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PC&PE: The debate on global warming may still be on-going but the result of building on flood plains is self-evident
- The Commons Public Accounts Committee has published its latest report on Flood Risk Management in England

The Rt Hon Margaret Hodge MP, Chair of the Committee said: 
"5m properties in England - 1 in 6 - are currently at risk of flooding.  The annual cost of flood damage is at least £1.1bn and ageing defences & climate change will increase that bill.  So flood protection is a national priority.

Yet it is unclear where the buck stops and who is ultimately responsible for managing the risk of flooding.  There is also a great deal of uncertainty about whether there will be enough money to maintain and improve flood protection in the longer term, and who will pay. …….. It is not acceptable that local people should be left in doubt about where responsibility and accountability lie. …….

All of this is fuelling uncertainty over the future availability & affordability of insurance cover for buildings in areas at risk of flood.  The current agreement between the Government and the insurance industry runs out in 2013. A new agreement is needed urgently."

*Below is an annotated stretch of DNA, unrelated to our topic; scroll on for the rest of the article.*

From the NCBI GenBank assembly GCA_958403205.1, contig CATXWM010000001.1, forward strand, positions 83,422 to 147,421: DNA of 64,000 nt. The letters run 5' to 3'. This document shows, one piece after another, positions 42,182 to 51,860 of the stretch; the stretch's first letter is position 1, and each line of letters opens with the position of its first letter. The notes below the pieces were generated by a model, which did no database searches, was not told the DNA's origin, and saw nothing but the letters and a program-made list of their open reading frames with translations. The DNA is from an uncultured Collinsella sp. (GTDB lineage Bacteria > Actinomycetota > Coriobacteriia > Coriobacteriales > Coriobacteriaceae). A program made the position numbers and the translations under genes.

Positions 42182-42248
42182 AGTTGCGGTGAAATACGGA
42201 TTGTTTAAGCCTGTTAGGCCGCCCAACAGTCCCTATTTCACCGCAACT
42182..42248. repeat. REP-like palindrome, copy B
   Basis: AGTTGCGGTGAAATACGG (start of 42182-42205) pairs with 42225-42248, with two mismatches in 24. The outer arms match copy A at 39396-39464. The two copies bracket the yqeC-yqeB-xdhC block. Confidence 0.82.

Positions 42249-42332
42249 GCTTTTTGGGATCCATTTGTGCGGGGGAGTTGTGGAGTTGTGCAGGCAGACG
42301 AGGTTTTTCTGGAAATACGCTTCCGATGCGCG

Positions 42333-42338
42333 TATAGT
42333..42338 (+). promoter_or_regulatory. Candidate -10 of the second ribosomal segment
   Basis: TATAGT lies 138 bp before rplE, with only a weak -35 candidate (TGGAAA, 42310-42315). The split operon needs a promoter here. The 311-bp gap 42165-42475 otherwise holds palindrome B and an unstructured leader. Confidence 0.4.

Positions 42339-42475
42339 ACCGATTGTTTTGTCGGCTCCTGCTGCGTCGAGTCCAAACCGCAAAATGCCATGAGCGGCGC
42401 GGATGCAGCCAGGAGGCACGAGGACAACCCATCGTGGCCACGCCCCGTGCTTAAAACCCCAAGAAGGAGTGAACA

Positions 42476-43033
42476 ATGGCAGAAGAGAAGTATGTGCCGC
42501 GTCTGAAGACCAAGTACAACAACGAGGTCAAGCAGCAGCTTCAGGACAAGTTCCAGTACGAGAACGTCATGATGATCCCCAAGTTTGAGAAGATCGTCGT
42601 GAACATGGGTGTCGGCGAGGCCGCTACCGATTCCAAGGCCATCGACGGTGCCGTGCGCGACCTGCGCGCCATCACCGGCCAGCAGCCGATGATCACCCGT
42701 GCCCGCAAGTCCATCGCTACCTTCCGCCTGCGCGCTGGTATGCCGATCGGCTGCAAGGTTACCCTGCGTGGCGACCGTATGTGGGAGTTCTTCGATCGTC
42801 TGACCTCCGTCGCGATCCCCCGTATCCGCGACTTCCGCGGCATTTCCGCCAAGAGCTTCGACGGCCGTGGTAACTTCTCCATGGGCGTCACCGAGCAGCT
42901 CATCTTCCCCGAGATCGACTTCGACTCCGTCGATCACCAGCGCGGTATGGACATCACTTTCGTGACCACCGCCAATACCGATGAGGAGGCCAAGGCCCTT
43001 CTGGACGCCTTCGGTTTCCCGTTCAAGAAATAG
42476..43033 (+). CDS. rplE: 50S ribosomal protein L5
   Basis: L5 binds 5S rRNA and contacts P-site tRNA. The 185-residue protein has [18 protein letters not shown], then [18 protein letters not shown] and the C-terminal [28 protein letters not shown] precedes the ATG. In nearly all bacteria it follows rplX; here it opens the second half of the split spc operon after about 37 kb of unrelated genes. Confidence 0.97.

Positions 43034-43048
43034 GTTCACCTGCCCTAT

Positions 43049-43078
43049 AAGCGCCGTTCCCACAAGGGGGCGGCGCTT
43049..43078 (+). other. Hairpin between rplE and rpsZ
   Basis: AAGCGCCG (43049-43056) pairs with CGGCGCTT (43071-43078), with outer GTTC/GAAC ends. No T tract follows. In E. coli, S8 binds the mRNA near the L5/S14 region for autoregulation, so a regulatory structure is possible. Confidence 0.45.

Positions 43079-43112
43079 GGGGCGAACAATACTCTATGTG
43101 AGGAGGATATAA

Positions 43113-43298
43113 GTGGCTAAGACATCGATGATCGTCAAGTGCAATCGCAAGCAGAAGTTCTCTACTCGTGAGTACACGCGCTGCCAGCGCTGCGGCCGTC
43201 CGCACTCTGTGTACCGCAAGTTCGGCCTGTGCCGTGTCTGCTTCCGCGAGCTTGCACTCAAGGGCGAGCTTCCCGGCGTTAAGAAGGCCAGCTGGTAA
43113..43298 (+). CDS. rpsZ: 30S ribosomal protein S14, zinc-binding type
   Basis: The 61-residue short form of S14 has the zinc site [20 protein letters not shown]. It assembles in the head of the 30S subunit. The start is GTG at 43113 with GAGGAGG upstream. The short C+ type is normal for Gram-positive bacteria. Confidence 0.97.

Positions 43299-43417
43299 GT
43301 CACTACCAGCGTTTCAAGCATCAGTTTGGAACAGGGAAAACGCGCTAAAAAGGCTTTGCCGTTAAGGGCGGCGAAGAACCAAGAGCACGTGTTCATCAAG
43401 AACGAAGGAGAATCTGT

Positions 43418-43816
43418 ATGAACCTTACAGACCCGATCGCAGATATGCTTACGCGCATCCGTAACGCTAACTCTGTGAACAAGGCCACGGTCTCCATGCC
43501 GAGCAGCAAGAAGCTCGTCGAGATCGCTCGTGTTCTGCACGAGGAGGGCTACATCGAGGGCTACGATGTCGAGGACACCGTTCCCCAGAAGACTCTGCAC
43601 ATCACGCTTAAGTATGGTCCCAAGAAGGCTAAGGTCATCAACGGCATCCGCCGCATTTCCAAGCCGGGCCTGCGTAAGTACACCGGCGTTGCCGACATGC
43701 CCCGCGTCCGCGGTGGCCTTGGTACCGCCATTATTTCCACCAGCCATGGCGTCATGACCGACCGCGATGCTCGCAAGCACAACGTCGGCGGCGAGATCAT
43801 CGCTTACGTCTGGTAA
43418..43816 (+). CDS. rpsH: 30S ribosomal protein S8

Press release ~ Report: Flood risk management in England ~ ABI news release ~ RUSI: Flood Resilience, Response and Recovery ~ RUSI: Emergency Management ~ National Risk Register ~ UK Floods: Changing Attitudes ~ Turning the Tide ~ Learning lessons from the 2007 floods: the final recommendations of the Pitt Review ~ ICE report: Flood Risk Management - a local issue of national importance ~ Ryedale Flood Research Group ~ The Flood Risk Management (Scotland) Act 2009: Delivering Sustainable Flood Risk Management ~ SEPA consultation - Flooding in Scotland ~ SEPA: Flooding ~ EA: List of schemes going ahead in 2011/12 ~ Defra: Flooding and Coastal change ~ Defra: Flood Emergency Preparedness ~ EA: information on flooding ~ Report: Future flood and water management legislation ~ Guidance and standards for drying flood damaged buildings. Signposting current guidance: BD 2760 ~ National Flood and Coastal Erosion Risk Management Strategy ~ Inland flood rescue association ~ UK Resilience ~ Disaster and Emergency Management on the Internet ~ National Flood Emergency Framework ~ Flood risk management role for local authorities ~ Flood & Coastal Erosion Risk Management: Development of a National Strategy for Wales ~ WAG:  Water and flooding ~ Property Level Flood Protection Grant Scheme ~ HR Wallingford ~ EA: How can I be prepared? ~ National Flood Forum - BSI: PAS 1188 ~ NFF: Blue Pages ~ Pickering Flood Group